Wednesday, December 19, 2007

Pakistan's Secret Cells For The CIA

By Cernig

The New York Times has a story today on emerging details of Pakistan's habit of disappearing Musharraf's release of nearly 100 out of some 500 secret detainees who had been disappeared into "an elaborate secret detention system" at "the hands of the Pakistani intelligence agencies cooperating with Washington’s fight against terrorism since 2001." (As well as a few thousand who were detained in secret cells simply for criticising Mushie.)

FireDogLake has an excellent post on just how sordid and shameful America's hand-on-gland with the Pakistan soft-totalitarian leader has been.

But there's one key quote in the NYT piece I want to flag up:
Mr. Mansfield, the C.I.A. spokesman, declined to comment, except to say that the “C.I.A.’s terrorist interrogation effort has always been small, carefully run, lawful, and highly productive.”

“Fewer than 100 hardened terrorists have gone through the program since it began in 2002,” he added, “and, of those, less than a third required any enhanced interrogation measures.”
The part I've emphasised begs several questions, among them:

If there were 100 "hardened terrorists" in the CIA rendition program, how come military tribunal officials say they only expect 80 prosecutions at most (out of over 800 detained at Gitmo in total) to proceed at the present? And what exactly did happen to the rule of law that these 100 can be described as such before their trials? Shouldn't there be a word not unlike "alleged" in there?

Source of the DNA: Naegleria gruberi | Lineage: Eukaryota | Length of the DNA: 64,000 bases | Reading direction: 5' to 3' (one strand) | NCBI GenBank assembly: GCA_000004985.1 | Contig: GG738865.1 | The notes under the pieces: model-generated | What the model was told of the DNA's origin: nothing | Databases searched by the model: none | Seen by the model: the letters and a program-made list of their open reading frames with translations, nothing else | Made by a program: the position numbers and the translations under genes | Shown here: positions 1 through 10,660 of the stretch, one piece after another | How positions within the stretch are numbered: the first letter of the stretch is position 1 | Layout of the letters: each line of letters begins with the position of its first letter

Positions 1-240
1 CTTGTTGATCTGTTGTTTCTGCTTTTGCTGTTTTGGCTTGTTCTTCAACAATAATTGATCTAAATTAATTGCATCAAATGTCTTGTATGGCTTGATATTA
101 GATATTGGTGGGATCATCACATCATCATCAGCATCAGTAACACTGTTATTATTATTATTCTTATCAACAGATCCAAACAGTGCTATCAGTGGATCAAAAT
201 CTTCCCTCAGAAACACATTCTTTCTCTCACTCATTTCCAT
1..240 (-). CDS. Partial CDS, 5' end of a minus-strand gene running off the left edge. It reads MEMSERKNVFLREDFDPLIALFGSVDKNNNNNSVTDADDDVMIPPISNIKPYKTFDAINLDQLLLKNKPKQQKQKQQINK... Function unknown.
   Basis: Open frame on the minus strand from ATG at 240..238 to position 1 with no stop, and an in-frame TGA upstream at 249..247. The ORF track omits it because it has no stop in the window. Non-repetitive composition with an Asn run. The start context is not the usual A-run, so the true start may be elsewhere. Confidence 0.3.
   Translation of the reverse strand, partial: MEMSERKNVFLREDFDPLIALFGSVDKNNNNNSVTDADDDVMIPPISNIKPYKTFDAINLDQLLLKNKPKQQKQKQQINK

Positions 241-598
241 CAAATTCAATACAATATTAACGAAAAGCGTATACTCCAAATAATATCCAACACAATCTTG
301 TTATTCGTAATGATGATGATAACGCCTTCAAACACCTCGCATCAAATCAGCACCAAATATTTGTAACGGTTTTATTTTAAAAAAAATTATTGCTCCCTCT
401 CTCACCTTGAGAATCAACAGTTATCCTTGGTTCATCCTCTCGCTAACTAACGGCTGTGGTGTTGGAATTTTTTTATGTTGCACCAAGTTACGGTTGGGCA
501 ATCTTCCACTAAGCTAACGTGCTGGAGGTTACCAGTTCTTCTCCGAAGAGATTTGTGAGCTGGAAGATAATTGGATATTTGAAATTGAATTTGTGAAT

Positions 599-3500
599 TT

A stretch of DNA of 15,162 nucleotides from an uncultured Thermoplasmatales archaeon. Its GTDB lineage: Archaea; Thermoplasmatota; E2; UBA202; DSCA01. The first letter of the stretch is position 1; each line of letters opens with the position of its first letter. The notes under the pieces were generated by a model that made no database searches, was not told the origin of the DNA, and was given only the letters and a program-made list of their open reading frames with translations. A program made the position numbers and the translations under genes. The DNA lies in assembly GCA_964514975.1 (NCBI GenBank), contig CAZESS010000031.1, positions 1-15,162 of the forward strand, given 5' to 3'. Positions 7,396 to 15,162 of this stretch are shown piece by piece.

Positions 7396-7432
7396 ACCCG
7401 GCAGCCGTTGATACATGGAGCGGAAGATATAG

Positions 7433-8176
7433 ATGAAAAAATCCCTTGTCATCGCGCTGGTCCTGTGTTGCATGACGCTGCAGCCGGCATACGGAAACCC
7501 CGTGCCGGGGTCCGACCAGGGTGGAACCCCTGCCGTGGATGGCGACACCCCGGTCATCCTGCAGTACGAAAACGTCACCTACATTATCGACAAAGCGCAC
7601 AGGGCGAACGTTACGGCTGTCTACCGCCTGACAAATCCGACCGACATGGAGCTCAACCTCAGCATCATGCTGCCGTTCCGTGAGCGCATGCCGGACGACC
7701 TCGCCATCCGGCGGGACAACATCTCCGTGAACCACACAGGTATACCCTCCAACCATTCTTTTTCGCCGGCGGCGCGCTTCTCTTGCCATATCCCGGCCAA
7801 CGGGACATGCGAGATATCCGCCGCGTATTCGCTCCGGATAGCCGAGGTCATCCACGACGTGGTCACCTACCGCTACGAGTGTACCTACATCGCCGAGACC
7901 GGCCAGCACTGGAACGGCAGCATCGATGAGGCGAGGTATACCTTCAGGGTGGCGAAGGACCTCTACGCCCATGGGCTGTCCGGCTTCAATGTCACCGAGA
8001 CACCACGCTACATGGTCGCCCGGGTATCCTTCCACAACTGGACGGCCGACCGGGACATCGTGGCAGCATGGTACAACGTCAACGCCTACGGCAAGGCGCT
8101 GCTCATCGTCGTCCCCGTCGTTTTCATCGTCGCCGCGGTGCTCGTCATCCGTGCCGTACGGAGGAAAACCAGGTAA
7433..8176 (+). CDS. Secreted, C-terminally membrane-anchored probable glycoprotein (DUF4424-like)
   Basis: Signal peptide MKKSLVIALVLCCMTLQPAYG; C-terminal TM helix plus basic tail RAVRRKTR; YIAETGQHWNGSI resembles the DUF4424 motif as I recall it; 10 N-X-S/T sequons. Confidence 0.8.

How many other people have passed through the CIA's rendition program who were not hardened terrorists? Can we assume the 10%/90% ratio that apparently holds at Gitmo? How many of them were subject to "enhanced interrogation"?

Isn't it the job of the courts to decide if the CIA's rendition program and enhanced interrogations were lawful?

The CIA recently said only three "hardened terrorists" had ever been waterboarded by them. Were they lying? If not, what tortures "enhanced interrogation" techniques were used on the other 30 or so alleged hardened terrorists who it now admits were treated to such techniques?

What about the non-hardened or non-terrorist detainees?

What about the 70 or so alleged hardened terrorists who weren't tortured interrogated using enhanced techniques - did they give better or worse information?

Have all of that 100, and any detainees who might not be alleged hardened terrorists now been moved into Gitmo or other facilities where the International Red Cross can have access - in accordance with the Geneva Conventions - or do some remain in secret detention in contravention of the Conventions and thus of U.S. law?

In Britain, we call such careful parsing of language by officials "being economical with the truth". It isn't exactly lying, but it misleads so much it might as well be.

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